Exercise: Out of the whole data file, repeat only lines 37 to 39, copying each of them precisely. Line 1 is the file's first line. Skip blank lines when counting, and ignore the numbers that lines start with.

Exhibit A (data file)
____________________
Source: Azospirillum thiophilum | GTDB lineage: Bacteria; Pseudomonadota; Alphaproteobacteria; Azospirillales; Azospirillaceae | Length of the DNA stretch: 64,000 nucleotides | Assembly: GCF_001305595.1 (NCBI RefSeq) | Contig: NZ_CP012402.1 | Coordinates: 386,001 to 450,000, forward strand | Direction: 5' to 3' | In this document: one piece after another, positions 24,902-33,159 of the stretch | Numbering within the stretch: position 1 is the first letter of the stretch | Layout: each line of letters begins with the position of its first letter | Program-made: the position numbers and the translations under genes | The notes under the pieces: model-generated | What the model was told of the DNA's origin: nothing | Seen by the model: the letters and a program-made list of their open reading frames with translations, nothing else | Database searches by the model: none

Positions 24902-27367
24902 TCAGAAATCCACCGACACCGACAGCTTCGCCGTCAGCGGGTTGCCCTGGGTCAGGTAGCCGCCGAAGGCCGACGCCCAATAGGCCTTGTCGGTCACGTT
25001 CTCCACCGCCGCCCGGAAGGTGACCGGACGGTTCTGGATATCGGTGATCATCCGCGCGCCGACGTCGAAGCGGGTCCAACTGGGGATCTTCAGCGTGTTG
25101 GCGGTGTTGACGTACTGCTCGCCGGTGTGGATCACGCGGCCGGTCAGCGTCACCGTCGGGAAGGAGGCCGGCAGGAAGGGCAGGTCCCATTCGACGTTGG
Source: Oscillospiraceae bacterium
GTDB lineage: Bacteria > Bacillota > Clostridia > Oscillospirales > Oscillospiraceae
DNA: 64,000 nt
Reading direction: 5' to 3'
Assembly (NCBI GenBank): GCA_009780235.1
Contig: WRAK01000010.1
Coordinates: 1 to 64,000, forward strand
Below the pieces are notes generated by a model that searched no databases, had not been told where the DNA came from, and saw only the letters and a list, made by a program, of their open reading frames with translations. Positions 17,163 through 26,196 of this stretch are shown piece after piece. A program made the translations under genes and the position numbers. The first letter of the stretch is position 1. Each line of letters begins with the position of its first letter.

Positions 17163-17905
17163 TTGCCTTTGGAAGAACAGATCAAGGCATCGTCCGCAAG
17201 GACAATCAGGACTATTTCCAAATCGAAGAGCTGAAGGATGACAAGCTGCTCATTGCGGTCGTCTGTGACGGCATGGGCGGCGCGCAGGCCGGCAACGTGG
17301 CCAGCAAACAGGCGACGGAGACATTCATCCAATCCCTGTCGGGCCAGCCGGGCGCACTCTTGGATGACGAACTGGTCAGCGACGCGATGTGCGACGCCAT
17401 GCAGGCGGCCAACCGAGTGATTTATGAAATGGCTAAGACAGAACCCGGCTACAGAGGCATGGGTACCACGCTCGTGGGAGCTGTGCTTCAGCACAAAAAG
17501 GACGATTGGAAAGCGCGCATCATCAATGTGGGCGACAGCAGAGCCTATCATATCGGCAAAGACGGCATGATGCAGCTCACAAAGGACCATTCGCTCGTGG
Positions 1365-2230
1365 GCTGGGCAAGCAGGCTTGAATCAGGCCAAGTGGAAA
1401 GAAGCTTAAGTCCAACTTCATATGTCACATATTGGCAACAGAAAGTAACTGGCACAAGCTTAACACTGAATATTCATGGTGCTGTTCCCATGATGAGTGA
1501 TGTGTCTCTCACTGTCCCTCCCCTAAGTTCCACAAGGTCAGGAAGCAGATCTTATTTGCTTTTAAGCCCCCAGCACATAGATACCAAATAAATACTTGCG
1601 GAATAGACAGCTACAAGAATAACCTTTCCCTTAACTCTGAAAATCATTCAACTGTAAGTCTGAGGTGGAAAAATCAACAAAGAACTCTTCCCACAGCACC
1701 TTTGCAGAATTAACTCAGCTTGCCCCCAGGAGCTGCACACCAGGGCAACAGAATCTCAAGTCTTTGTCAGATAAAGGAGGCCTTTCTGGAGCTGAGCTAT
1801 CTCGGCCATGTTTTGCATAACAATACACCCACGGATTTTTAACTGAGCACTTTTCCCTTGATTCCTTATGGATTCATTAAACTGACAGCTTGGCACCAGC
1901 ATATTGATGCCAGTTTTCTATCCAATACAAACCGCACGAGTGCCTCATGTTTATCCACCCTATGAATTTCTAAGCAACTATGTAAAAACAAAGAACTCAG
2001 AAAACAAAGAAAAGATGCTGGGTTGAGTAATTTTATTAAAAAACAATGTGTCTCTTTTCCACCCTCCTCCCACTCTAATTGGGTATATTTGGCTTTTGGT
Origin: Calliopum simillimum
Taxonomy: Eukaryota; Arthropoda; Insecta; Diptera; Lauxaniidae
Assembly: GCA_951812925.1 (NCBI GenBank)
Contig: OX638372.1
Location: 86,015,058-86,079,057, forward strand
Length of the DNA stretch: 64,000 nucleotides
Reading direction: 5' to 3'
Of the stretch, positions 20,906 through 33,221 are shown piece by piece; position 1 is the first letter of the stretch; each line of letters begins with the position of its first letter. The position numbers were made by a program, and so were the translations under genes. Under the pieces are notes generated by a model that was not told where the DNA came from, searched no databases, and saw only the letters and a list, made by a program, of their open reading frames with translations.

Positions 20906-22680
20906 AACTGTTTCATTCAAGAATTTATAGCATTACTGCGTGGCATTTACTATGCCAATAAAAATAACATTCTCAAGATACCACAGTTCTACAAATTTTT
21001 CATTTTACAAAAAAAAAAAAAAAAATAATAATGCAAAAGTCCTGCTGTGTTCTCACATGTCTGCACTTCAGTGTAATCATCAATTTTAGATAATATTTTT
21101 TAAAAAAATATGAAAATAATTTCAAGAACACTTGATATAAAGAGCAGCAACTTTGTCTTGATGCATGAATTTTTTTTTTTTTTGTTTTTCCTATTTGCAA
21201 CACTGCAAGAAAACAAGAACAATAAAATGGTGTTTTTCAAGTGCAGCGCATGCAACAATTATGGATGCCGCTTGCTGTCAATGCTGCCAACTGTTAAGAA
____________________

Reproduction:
Positions 20906-22680
20906 AACTGTTTCATTCAAGAATTTATAGCATTACTGCGTGGCATTTACTATGCCAATAAAAATAACATTCTCAAGATACCACAGTTCTACAAATTTTT
21001 CATTTTACAAAAAAAAAAAAAAAAATAATAATGCAAAAGTCCTGCTGTGTTCTCACATGTCTGCACTTCAGTGTAATCATCAATTTTAGATAATATTTTT